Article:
Journal of Postgraduate Medicine
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Year : 2012  |  Volume : 58  |  Issue : 4  |  Page : 307-308  

Vulval tuberculosis masquerading as vulval carcinoma

V Mallya1, YK Yadav2, K Gupta2,  
1 Department of Pathology, National Institute of Pathology, Safdurjang Hospital Campus, New Delhi, India
2 V.M.M.C. and Safdarjung Hospital, New Delhi, India

Correspondence Address:
V Mallya
Department of Pathology, National Institute of Pathology, Safdurjang Hospital Campus, New Delhi

How to cite this article:
Mallya V, Yadav Y K, Gupta K. Vulval tuberculosis masquerading as vulval carcinoma.J Postgrad Med 2012;58:307-308

How to cite this URL:
Mallya V, Yadav Y K, Gupta K. Vulval tuberculosis masquerading as vulval carcinoma. J Postgrad Med [serial online] 2012 [cited 2023 Jun 10 ];58:307-308
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Tuberculosis of the vulva and vagina is an extremely rare entity and is seen in only 1-2% of genital tuberculosis cases. [1],[2],[3] Tuberculosis more commonly affects the upper genital tract that is the endometrium and fallopian tube and is seen in women of the reproductive age group and is a major cause of infertility in these women. [1],[4],[5] We present a case of vulval tuberculosis in a 75-year-old post-menopausal woman who presented to the gynecology department with a firm nodular swelling of the vulva. She gave a history of burning micturition since two months with itching in the vulval region. She gave no history of fever, cough or abdominal pain or a tuberculosis contact. Tests for acquired immunodeficiency syndrome (AIDS) and syphilis were negative. On examination her abdomen was soft with no organomegaly. The labia were red, nodular and firm [Figure 1]. No inguinal lymph nodes were palpable. A clinical diagnosis of vulval carcinoma was made. Ultrasound and computed tomography (CT) scan of the pelvis and abdomen were normal. Erythrocyte sedimentation rate (ESR) was found to be 60 mm in the first hour. A punch biopsy of the lesion was taken. The biopsy showed epidermal hyperkeratosis with acanthosis. Dermis showed large areas of necrosis with epithelioid cells forming granulomas admixed with foreign body and langhans giant cells [Figure 2]. A diagnosis of vulval tuberculosis was made. The patient was put on anti-tuberculous treatment for six months. The labial swelling disappeared and a biopsy taken after the therapy showed absence of caseating granulomas. Tuberculosis of the female genital tract is a frequent cause of chronic pelvic inflammatory disease and infertility in developing countries. [1] It is not very common in post-menopausal women. [5] The endometrium and fallopian tubes are infected by hematogenousspread. [1] Cervix and very rarely the vulva and vagina can get involved by direct extension from the upper genital tract or by lymphatic spread with the primary lesion being healed at the time of presentation. [1] Primary inoculation or sexual transmission of tuberculosis is most uncommon. [5] Grossly, vulval tuberculosis appears as shallow ulcers with undermined edges or it may be hypertrophic resembling elephantiasis vulva simulating a carcinoma. [1],[2] The usual organism is Mycobacterium tuberculosis, though atypical mycobacteria have been described in a renal transplant patient. [5] Our patient was a 75-year-old lady who presented with the hypertrophic form of tuberculosis simulating a carcinoma.{Figure 1}{Figure 2}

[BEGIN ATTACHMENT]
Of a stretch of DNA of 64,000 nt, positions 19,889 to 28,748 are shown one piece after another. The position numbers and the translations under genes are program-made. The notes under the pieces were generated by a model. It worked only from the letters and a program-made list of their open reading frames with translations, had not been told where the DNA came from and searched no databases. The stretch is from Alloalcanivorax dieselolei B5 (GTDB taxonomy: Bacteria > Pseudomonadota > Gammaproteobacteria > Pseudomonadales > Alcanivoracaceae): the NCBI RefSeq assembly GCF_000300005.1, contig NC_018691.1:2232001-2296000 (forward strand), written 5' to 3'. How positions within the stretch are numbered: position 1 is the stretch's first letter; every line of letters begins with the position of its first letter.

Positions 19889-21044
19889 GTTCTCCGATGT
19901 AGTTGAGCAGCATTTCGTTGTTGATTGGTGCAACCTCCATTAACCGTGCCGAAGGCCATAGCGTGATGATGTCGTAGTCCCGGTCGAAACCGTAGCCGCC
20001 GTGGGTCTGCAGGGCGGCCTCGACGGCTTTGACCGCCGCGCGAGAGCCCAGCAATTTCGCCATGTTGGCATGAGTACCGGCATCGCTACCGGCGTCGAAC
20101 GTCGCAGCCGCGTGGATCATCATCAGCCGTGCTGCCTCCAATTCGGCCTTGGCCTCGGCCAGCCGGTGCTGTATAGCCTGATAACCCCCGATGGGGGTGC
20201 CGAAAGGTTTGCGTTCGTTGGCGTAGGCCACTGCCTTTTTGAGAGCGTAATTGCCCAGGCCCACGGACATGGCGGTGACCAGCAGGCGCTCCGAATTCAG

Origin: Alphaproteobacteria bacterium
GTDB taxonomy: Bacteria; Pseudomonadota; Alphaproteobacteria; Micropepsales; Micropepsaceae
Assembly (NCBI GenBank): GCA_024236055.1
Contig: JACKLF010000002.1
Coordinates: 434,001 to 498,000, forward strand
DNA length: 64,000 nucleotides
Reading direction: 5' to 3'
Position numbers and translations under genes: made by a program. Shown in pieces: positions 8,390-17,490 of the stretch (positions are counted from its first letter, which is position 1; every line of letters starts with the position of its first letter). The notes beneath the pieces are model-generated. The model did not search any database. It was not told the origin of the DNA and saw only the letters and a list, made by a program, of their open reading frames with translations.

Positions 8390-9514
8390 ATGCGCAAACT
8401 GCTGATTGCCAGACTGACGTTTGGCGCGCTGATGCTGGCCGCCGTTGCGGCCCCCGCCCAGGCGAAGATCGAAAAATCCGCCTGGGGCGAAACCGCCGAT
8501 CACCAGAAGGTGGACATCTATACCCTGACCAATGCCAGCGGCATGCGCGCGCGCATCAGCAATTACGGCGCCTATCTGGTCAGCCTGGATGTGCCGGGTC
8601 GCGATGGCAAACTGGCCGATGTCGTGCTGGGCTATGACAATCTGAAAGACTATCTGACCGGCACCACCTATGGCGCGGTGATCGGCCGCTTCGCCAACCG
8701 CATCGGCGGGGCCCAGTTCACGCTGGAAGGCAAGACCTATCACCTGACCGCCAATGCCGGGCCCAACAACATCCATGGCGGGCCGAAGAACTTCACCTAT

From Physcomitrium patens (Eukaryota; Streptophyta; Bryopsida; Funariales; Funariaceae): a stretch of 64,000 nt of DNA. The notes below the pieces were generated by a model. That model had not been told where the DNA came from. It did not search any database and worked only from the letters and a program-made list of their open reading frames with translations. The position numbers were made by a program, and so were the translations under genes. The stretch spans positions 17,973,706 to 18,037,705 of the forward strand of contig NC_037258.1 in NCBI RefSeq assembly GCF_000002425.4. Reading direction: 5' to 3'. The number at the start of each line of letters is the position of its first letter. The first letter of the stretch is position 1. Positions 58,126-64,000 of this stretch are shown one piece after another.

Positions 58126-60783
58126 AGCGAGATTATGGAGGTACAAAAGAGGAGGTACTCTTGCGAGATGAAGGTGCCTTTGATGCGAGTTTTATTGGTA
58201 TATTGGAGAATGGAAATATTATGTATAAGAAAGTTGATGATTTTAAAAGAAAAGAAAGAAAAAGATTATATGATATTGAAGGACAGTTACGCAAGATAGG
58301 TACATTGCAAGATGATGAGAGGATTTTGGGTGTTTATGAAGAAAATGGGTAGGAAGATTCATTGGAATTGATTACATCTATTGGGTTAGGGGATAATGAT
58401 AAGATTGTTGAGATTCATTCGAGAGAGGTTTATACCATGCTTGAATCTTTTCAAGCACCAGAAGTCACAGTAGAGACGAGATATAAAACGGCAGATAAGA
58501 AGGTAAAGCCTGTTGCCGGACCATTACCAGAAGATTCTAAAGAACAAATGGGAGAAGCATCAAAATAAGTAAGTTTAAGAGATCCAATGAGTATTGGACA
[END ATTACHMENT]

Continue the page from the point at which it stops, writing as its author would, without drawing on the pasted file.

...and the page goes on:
Vulval tuberculosis though very rare responds very well to six months of standard anti-tuberculous therapy. [1],[4] The patient responded well to six months of anti-tuberculous therapy and at the end of the regime the lesions had healed. With the recent advent of the AIDS pandemic, vulval lesions need to be scrutinized to rule out tuberculosis.


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2Lam SK, Chan KS, Chin R. A rare case of vulval tuberculosis.Hong Kong J GynaecolObstet Midwifery 2007;7:56.
3Sardana K, Koranne RV, Sharma RC, Mahajan S. Tuberculosis of the vulva masquerading as a sexually transmitted disease. J Dermatol 2001;28:505-7.
4Chowdhury NN. Overview of tuberculosis of the female genital tract. J Indian Med Assoc 1996;94:345-6, 361.
5Wilkinson EJ, Xie DL. Benign diseases of vulva. In: Kurman RJ, editor. Blaustein's pathology of female genital tract.5 th ed. New Delhi: Springer India Private Limited; 2004. p. 51-2.

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